Action research in procurement management; evidence from selected lower local government authorities in Tanzania

Abstract on behalf of Geraldine A Rasheli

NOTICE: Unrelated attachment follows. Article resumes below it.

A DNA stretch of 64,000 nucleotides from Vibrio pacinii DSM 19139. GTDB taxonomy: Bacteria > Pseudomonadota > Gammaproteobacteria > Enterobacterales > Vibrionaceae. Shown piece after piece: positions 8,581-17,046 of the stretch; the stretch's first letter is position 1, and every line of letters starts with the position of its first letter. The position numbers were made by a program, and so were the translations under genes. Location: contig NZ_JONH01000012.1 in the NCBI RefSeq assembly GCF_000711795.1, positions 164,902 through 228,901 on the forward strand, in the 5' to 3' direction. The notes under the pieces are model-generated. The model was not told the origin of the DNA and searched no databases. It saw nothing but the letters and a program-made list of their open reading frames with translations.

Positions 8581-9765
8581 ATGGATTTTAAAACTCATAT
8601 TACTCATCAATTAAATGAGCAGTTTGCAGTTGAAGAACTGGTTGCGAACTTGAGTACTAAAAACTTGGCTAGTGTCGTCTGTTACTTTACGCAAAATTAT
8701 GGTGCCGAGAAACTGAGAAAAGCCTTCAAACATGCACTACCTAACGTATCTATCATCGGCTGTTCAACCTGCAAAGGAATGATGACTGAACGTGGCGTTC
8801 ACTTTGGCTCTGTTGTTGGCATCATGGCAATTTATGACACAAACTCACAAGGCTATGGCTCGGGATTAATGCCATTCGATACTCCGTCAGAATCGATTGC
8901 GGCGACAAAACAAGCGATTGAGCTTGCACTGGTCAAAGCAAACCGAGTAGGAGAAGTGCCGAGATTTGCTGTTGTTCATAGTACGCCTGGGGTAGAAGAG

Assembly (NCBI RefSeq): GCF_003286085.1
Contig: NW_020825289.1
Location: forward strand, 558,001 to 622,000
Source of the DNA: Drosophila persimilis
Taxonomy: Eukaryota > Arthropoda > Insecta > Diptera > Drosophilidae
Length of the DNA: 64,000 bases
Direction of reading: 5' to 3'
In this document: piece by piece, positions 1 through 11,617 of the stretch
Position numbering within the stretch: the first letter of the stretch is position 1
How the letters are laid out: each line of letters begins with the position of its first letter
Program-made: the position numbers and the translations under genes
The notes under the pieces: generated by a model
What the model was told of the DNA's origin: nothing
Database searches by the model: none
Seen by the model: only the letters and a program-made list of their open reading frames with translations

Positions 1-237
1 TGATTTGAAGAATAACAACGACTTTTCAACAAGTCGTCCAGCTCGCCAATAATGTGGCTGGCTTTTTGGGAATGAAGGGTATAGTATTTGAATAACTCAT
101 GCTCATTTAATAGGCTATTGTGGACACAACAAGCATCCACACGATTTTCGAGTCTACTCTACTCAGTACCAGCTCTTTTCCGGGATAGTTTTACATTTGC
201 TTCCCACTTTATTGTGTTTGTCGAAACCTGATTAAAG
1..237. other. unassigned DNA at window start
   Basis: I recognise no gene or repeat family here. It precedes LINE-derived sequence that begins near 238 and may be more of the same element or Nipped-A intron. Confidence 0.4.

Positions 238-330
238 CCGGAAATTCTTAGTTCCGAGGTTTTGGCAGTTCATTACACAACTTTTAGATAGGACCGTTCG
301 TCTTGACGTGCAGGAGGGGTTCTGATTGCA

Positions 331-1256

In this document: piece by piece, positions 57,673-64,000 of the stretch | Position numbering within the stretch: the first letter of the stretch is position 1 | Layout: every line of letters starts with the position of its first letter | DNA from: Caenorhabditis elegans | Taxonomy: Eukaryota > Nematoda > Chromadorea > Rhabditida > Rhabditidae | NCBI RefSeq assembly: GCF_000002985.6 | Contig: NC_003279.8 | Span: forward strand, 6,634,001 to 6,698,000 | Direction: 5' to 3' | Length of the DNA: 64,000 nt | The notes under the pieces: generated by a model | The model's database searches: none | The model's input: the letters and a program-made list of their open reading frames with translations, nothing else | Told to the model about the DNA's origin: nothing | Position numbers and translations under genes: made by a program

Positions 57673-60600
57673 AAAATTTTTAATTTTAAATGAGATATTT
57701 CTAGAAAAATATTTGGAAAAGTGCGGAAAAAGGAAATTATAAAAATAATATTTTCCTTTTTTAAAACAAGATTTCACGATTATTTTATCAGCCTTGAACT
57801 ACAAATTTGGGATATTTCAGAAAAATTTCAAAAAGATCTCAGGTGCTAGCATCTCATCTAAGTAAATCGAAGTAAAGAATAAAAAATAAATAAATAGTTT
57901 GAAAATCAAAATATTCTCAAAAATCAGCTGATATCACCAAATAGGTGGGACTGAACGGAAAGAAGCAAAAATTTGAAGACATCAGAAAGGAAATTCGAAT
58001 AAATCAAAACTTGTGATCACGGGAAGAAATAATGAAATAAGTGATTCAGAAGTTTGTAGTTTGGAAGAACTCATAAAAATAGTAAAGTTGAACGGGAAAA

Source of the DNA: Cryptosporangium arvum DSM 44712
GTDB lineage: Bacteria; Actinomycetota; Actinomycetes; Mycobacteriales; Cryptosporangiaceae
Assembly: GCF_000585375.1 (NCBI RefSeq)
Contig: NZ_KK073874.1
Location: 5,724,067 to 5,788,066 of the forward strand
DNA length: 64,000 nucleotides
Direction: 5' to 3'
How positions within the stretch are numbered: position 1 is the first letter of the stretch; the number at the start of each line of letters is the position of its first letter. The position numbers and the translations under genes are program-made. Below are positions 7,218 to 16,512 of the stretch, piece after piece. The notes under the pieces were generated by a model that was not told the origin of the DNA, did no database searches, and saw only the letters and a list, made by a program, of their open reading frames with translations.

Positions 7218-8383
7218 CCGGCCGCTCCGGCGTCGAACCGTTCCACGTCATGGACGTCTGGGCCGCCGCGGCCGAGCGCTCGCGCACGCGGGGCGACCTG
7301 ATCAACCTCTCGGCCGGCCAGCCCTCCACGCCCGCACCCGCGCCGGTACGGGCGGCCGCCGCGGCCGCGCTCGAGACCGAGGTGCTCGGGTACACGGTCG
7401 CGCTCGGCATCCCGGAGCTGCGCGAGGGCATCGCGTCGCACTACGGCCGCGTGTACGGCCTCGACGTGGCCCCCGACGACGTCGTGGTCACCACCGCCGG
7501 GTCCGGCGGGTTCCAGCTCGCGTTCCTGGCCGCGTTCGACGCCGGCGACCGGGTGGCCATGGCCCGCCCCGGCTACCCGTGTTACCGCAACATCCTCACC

The aim of the paper was to show how opportunities provided by Action Research models could solve problems related to procurement management in three selected lower local government authorities in Tanzania. It builds on Marja Liisa Swantz’s participant research. Three phases of Action Research were adapted from Lewin’s spiral framework. Purposive technique was used to select members of Action Research groups for the lower local government authority. It was revealed that problems were mainly in planning, managing records, bid evaluation, knowledge on legal framework and contract management for works. Attitudes on transparency and accountability among actors were also not in line with principles of public procurement. Action plans developed were implemented and evaluated. Three components, i.e. research, actions and training were combined to improve procurement planning, records and contract management. There were remarkable improvements in planning, record keeping and contract management. Positive attitudes towards equality, transparency and accountability were also reported for villages which participated in Action Research. A need for integrating Action Research with lower local government authorities’ procurement activities is recommended. However, there are challenges such as building culture of self assessment, frequent transfer of personnel to other government departments and the temporary nature of village project committees.

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